It irritates me when pundits lump all Dubai property into a pile like its all the same quality, location, fit & finish, etc. when its not. Some properties may never again reach the prices achieved a year ago while other properties may see their values and demand increase faster than others. Do I believe Studios and 1 Bedroom Flats at International City are going to be in high demand anytime soon? No. But villas at Sports City a year from now will probably see a healthy increase compared to prices today. I believe the quality projects will not only survive but they will thrive and be in demand. All the rubbish that has been built and the rubbish that will continue to be built may struggle for buyers (and suckers!), but to lump all Dubai properties into 1 group is misleading. As far as Dubai as a risky market, let's look at who some of the buyers are...Indians, Pakistanis, Iranians....are their home markets "safer" or do they offer a better quality of life? It may depend on where they live but in general the answer is NO! British buy in Dubai so what is their risk? I have friends in the UK who are crushed under the current tax system. We may complain about Salik and the costs of our imported goodies we buy at Spinneys, but imagine giving back 25% to 45% of your salary for income taxes. Then what's left would be spent on other high taxed items like petrol. That does not sound like fun to me or many of my British friends. This article appears to be geared towards speculators. Comparing Dubai to the boom and bust of markets like Singapore and Hong Kong....why? Dubai needs to focus on end users. If someone wants to come to Dubai and plans on working for a few years or more, I believe buying a quality flat or villa would be a smart move. Yes, I bought and I am happy!!

The Councillor 10 years ago

A report which is realistic of what is still a developing real estate market ...there is clearly a massive over supply, lack of confidence and regulatory naivety throughout Dubai's real estate sector - but long term the current downward spiral will be beneficial in ensuring Dubai can establish value in accordance with demand and supply - rather than speculation and distress actions...expect to see a stabilisation in the market q3 2010 imho....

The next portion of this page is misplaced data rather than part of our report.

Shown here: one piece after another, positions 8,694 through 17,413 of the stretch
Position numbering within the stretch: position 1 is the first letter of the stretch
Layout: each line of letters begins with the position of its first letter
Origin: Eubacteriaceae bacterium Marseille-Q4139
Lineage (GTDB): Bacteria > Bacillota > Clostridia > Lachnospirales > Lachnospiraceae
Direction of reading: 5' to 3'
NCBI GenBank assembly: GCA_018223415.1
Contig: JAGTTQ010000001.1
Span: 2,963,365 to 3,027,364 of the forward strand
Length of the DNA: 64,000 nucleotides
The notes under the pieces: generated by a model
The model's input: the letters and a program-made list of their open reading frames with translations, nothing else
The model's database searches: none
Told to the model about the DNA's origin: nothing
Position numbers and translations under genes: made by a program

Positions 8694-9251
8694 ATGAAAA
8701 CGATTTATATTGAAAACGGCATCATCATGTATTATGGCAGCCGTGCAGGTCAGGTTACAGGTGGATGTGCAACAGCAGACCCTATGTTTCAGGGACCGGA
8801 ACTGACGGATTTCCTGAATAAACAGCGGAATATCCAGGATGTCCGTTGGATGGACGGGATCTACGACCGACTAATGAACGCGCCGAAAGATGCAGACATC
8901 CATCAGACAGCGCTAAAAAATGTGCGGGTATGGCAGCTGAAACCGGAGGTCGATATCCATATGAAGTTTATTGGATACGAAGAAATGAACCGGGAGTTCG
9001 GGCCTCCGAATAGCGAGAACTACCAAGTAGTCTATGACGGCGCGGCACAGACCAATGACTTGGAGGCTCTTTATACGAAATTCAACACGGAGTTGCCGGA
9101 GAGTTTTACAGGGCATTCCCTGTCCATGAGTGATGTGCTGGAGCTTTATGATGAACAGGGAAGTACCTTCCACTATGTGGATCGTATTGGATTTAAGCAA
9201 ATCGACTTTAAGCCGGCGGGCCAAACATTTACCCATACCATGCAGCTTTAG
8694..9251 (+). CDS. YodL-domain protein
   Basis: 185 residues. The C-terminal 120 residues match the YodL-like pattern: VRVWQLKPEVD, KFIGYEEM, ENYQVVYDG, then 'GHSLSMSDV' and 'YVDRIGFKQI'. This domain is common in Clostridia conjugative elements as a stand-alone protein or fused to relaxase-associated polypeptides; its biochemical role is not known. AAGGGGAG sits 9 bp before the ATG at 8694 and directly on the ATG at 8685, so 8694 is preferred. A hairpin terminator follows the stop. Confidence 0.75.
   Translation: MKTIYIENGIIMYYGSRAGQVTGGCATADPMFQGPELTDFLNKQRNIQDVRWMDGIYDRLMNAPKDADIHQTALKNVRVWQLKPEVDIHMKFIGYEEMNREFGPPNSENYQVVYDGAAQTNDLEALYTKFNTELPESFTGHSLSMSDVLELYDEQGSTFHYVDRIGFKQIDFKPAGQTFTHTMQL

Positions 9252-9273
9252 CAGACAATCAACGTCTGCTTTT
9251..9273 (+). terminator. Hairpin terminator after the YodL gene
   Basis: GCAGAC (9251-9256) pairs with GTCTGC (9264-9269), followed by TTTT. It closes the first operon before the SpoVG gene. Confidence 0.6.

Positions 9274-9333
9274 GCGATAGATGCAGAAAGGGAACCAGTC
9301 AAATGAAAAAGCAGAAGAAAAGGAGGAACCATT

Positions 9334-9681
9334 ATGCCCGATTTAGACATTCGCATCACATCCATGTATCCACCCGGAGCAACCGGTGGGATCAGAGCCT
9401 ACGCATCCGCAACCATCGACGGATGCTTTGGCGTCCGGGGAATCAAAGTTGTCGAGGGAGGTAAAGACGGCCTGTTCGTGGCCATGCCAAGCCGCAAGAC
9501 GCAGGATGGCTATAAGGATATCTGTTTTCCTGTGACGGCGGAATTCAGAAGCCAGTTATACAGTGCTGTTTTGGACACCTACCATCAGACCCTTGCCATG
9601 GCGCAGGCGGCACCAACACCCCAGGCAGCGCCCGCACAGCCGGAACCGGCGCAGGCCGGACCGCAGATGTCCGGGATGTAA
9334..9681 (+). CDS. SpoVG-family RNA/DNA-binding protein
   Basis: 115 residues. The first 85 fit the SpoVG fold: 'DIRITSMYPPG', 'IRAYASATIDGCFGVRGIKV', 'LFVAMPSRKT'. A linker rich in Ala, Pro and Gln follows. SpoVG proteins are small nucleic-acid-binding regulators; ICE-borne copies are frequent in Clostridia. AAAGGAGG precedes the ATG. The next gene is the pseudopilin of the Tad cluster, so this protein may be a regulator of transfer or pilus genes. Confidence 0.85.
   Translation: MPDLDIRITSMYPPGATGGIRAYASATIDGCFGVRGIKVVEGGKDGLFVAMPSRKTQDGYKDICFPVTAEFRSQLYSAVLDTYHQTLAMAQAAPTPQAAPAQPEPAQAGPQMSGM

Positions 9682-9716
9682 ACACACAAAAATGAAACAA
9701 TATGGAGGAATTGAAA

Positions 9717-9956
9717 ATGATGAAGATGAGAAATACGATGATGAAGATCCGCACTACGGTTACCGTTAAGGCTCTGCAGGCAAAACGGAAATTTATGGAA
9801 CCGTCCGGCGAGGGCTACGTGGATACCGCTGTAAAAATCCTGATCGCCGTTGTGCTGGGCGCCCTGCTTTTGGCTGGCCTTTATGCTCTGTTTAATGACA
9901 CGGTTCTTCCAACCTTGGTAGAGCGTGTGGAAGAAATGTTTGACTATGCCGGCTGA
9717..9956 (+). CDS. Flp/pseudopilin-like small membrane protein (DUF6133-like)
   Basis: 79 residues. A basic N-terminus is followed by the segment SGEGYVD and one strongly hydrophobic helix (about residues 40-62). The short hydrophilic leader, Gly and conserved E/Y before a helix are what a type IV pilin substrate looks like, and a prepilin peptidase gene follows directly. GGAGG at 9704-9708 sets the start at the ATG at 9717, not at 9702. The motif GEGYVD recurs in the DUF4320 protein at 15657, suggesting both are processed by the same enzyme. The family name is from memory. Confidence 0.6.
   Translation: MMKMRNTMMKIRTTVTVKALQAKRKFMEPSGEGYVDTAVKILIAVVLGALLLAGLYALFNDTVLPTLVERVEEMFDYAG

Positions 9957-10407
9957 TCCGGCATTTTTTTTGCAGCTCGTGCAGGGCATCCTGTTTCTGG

Omar 10 years ago

Recently, we have had 5 consecutive reports about Dubai. HSBC & Morgan Stanley's are very positive while Deutsche Bank, UBS and Reuters are very negative. I personally know the directors of those firms. All their executives one by one thank God for giving them Dubai every single day. Ironically, i organized an event at DIFC where the president of a bank that published a negative report kept on praising Dubai and saying that the crisis is indeed over. After publishing the report, i called the cameraman whom i used to film the event and asked for an immediate editing of the tape / CD. Unfortunately, the fact that my eyes saw is that the president was absolutely positive that Dubai is second to none and that the crisis is over. I am very confused to believe his report or the tape i have!!!! I am soon buying a nice villa in Dubai putting a significant amount of money bcz i firmly believe in this city. I was at the agent this morning completing the papers and i saw in my own eyes at least 10 contracts the lady sold!!!! She is driving a brand-new Mercedes!Business is as usual and the entire office was full of energy and SOLID / REAL transactions. I know the Directors of all the firms cited above and all of them own properties in Dubai and are about to buy more!!! I can give you their addresses!!!

shakir 10 years ago

There are some good signs. HSBC tells us that prices have been rising for a couple of months, our own market inquiries confirm this is the case, the banks have started lending again and we'll have the metro in September. I will wait to see if the "exodus after schools" will happen or not.

The Councillor 10 years ago

Omar - markets are based on fundamentals (demand supply, quality) - not what car the local estate agent is driving !!! Shakir - yes those reports maybe true - but there is still a disticnt lack of confidence from foreign investors due to the regulatory naivety in the UAE....this will take years to re-gain - if at all...

SCC 10 years ago

Omar, the only thing you have revealed is that you are by far quite the silliest contributor to these pages. That's quite an accolade. No doubt you will take it as a compliment.